With the backdrop of Israeli Prime Minister Binyamin Netanyahu’s impending visit to Australia, and former Australia Prime Minister Kevin Rudd calling to recognize “Palestine,” The Australian has run an editorial which is a welcome change from what I have seen in the Australian media.
Predictably, Israeli Prime Minister Benjamin Netanyahu’s arrival tomorrow has prompted demands for Australian recognition of a Palestinian state. Kevin Rudd is the latest Labor figure to join the clamour, adding to the calls by Bob Hawke, Gareth Evans, Bob Carr and others for the Turnbull government to overturn its firm stand against unilateral recognition without a negotiated peace accord between the Israelis and Palestinians.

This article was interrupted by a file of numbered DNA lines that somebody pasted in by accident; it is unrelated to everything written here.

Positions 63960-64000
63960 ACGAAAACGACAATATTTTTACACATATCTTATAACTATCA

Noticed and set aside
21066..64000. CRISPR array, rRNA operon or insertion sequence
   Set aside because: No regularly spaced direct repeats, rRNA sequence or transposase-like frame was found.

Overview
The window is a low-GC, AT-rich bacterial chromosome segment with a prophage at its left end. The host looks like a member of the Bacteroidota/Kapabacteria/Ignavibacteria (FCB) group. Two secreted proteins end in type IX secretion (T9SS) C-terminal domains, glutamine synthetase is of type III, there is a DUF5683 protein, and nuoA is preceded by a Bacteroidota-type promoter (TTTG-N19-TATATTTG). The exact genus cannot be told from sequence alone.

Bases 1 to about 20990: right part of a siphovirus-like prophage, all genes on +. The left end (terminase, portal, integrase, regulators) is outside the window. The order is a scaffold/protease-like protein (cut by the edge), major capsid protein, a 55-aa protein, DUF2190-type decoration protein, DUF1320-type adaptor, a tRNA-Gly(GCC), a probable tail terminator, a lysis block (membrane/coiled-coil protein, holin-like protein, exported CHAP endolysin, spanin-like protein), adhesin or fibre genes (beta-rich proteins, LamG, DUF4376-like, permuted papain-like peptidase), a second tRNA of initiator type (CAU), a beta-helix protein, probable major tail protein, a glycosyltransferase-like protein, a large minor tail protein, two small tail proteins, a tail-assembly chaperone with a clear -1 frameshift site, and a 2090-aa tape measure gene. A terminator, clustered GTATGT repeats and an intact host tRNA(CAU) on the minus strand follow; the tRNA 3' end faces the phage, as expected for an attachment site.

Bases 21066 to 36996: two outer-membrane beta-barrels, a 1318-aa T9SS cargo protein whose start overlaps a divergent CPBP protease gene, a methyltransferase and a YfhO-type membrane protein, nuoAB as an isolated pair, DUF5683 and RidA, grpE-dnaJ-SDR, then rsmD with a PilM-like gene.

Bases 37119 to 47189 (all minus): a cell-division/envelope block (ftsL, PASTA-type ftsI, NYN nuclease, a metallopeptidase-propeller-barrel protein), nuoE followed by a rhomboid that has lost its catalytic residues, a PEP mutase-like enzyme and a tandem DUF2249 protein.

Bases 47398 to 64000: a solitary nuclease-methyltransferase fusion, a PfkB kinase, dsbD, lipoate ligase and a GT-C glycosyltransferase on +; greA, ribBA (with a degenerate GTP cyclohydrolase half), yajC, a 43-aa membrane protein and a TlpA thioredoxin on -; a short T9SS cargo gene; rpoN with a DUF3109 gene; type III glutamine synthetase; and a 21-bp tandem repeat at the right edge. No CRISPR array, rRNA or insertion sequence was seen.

Recognition would add to the delusions of Palestinian leaders that they can achieve statehood through the back door, using the UN as a conduit. Proponents of recognition overlook the reality that Palestine lacks the most fundamental prerequisites of statehood, including defined borders, which can be achieved only through a negotiated settlement with Israel — not shuffling documents around the UN.
Malcolm Turnbull and Foreign Minister Julie Bishop are right in rejecting demands for Australian recognition. Doing so would reinforce the Palestinians’ past rejections of generous peace terms (in 2000, 2001 and 2008) and their refusal to return to the negotiating table. It would merely add another country to the list of those fostering the Palestinians’ absurd belief that they can achieve statehood without negotiating with the Israelis.